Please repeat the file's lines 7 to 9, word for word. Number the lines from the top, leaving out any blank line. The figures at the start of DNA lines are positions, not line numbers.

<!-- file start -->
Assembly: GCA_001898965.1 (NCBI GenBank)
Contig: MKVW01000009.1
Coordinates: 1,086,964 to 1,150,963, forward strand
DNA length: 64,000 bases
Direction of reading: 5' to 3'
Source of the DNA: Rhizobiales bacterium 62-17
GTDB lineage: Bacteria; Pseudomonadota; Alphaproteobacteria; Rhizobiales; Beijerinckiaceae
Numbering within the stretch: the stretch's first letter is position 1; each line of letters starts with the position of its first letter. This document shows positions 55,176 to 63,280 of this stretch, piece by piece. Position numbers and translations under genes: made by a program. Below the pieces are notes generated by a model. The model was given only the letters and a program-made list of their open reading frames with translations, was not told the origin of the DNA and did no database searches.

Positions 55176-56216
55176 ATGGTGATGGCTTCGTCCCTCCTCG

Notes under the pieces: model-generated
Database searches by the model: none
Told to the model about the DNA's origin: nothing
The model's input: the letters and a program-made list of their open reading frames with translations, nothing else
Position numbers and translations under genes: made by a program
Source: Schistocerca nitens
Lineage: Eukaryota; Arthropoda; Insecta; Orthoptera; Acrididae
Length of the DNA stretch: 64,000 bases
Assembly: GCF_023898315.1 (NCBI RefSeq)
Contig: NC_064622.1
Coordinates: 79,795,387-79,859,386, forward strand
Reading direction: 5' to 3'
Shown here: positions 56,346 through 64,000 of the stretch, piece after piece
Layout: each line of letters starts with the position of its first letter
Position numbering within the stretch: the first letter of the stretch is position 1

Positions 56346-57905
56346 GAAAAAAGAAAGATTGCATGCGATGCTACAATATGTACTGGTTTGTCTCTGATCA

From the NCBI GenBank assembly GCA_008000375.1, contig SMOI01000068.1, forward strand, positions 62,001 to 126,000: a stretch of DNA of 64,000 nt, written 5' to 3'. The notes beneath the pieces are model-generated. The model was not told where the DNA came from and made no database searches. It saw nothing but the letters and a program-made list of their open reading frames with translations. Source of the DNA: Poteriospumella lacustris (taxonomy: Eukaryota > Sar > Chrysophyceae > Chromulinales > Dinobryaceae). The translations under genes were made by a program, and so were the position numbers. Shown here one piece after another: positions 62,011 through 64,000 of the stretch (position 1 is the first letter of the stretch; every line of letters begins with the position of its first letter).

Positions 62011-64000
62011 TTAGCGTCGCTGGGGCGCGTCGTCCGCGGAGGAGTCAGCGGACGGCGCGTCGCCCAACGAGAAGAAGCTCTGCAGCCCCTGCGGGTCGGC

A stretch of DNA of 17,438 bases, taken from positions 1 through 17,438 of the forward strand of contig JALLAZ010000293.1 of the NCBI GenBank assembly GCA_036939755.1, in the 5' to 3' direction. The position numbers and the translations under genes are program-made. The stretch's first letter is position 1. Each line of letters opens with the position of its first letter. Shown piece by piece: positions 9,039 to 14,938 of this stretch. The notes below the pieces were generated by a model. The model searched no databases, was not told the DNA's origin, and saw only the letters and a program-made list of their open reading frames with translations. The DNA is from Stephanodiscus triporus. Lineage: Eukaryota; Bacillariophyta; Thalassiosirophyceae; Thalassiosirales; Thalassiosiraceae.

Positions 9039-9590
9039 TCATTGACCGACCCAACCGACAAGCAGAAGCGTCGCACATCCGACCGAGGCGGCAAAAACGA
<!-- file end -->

GTDB lineage: Bacteria; Pseudomonadota; Alphaproteobacteria; Rhizobiales; Beijerinckiaceae
Numbering within the stretch: the stretch's first letter is position 1; each line of letters starts with the position of its first letter. This document shows positions 55,176 to 63,280 of this stretch, piece by piece. Position numbers and translations under genes: made by a program. Below the pieces are notes generated by a model. The model was given only the letters and a program-made list of their open reading frames with translations, was not told the origin of the DNA and did no database searches.

Positions 55176-56216